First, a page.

Thursday, March 31, 2005

Plane Honest*

Baby, I'm back. Safely ensconced in non-suburban Boston, and not quite but almost my old self. I still have to recover from jet lag, a week of eating burgers, and the red-eye flight home. Nothing to complain about though--the trip back was spectacularly uneventful, just me in my leather seat with my 36 DirecTV channels trying to figure out if the ladies in my row were a mother/daugher combo or May-December lesbians. The serenity of this return experience was a welcome relief after my flight to California last week, a trip that ran the gamut from mild moments of unease to painful drops in sanity and consciousness.

I am not afraid of flying. My attitude has always been, if my time's up: it's up, and why worry about it in the meantime? Also, my own death in general has never scared me, only the death of other people. And flying is safer than driving, yada yada. But due to an abnormally violent storm in Los Angeles the night I arrived (thanks for that, California) and bad weather throughout much of the Western United States, the second half of my JetBlue from Boston was just one bumpy drop after another. You try concentrating on "Queer Eye for the Straight Guy" (Bravo DirecTV channel 11) when you are being tossed around like Carson Kressley's blonde locks. Some mild nausea, a few fleeting thoughts about mortality, then my logical side switching on for a quick reminder that no plane has ever been brought down by turbulence, and I'm okay.

Until we try to land in rainy, angry Los Angeles. It's dark outside, water is streaming by the windows in Agatha Christie fashion, and my hazy glimpses of the vast, lit metropolis that is LA have never made it look so inviting. Five feet above the runway and the blessed end to this unpleasantness, a blast of wind hits, the plane goes careening sideways, the engines roar, and we're headed up again.

The ten minutes it took for the plane to circle over the pitch black Pacific in order to attempt another landing were long ones. Our DirecTVs shut off due to "Normal Aircraft Movement," depriving me of my five perky companions, and the nerdy Boston College kid next to me (after being silent all flight) started babbling semi-coherently. That's the thing about flying, tell yourself what you might. Whenever you're in an airplane, you're just a very short ways away from nervous. And then a short ways from nervous to panicked. Yes, flying is safe, but you feel vulnerable as hell up there, and it makes you think about dying in a way that you wouldn't while planted firmly on the ground. It made me think, it would not be too cool to be stuck with this geek for my last moments on earth.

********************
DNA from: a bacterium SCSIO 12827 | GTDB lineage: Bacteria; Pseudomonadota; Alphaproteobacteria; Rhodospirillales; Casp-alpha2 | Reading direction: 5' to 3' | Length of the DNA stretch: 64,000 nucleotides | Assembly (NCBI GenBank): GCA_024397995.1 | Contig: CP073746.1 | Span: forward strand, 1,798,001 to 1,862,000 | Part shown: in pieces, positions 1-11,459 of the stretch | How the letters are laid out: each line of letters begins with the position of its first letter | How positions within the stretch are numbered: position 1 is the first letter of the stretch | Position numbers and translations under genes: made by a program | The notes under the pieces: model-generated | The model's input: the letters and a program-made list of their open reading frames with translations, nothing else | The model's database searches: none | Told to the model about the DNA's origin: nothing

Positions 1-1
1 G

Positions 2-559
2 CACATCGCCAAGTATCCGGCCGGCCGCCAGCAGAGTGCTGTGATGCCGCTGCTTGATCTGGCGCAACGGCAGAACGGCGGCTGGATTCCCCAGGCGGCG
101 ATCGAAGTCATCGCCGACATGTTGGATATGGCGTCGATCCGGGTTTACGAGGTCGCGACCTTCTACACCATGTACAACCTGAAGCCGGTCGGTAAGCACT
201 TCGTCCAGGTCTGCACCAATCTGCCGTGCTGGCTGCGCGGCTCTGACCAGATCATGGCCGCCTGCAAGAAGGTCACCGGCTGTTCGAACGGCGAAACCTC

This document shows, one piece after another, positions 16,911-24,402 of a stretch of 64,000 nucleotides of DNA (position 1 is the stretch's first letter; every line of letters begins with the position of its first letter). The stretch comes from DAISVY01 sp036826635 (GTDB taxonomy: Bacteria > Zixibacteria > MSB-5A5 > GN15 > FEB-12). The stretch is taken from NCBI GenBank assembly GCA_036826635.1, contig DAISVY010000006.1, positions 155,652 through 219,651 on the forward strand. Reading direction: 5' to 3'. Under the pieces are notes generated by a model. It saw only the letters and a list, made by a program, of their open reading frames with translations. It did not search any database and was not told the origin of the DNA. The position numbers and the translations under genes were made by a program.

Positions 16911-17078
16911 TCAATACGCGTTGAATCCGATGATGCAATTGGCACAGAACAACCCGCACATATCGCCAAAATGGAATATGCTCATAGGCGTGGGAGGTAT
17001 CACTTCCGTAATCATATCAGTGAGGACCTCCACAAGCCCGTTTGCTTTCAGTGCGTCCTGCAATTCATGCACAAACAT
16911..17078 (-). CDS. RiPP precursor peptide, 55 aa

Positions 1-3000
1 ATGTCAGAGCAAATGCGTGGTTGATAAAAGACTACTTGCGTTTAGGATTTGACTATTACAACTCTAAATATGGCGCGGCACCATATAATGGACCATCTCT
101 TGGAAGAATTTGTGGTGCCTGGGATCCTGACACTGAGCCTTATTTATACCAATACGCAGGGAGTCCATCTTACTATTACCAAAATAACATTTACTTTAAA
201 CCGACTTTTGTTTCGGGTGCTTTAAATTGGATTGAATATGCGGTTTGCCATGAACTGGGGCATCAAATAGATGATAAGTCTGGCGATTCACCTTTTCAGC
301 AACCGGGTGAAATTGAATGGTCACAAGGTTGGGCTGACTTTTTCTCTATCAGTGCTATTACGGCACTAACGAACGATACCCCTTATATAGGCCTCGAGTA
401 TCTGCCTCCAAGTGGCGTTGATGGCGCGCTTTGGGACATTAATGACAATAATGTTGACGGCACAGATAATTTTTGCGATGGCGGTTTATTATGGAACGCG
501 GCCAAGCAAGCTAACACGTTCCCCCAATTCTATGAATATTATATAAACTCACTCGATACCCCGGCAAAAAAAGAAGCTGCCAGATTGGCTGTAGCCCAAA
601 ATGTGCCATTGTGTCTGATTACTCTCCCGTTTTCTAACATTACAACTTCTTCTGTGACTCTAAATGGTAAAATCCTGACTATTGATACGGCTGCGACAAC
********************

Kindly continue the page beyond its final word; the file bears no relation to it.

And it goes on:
Commercial flying is one of the safest ways to travel. The pilots are extensively trained and teamed-up, the crew is knowledgeable, and the planes are checked compulsively--none of which can be said about driving, or biking, or swimming, or walking. But flying nonetheless leads to all sorts of interesting fears and thoughts of the worst-case scenario. But I actually think this is good: you make sure to tell people you love them before you leave, you mull over your life and think about how people would evaluate it if it ended now, and you pray a little bit more up there than you do down here. In short, it cuts through the fat and keeps you honest.

Last night I dug deep in the tv cabinet to find a scratchy video of "Almost Famous" since we are sans cable and, a la jetlag, I was wide awake at 4:00 in the morning. There's a funny scene in the movie where the band's plane is caught in an electrical storm and everyone spills their guts thinking they're about to die. Everyone hates everyone else, or has slept with each other's girlfriends, or is gay. Of course the storm passes. It's the climax of the movie, and I don't think that's because of the special shaky plane effects. It's because everyone is being honest for the first time in the film, and some great stuff comes out.

Even if you're all by yourself on a shaky ride, great stuff can come out. The kind of honesty you can only get on planes can make you realize how good your life is, how many wonderful things you have waiting for you on solid ground, how much you would be missed if something happened to you. Morbid maybe, but also nice. It's like you can really see how good your life is when you're up above it, not caught ant-like in the everyday muck.

Obviously I made it to LA just fine, after a harrowing but successful second landing, had the chance to relate the whole tale to my appreciative family, got to spend a lovely week dyeing Easter eggs with my little brothers, playing the chalk game on our sidewalk in the warm California sun, and hanging out with people I care about a lot. Did I appreciate those things a little bit more because I'd had a quick little chance to think about missing out on all of it? Yeah, maybe I did.

*(a pun for the title in honor of spending a week with Dwight Sullivan, pun-lover extraordinaire.)


At 3:00 PM, Blogger charles.bukowski.costanza said...

i like that plane scene in almost famous a lot. people confessing gayness in crisis is one of those things, like kenny getting killed in every episode: it always makes me laugh. rather, it makes the morbid, repressed homo in me laugh. i am glad you had a good trip; am glad you are back; look forward to your rambles.


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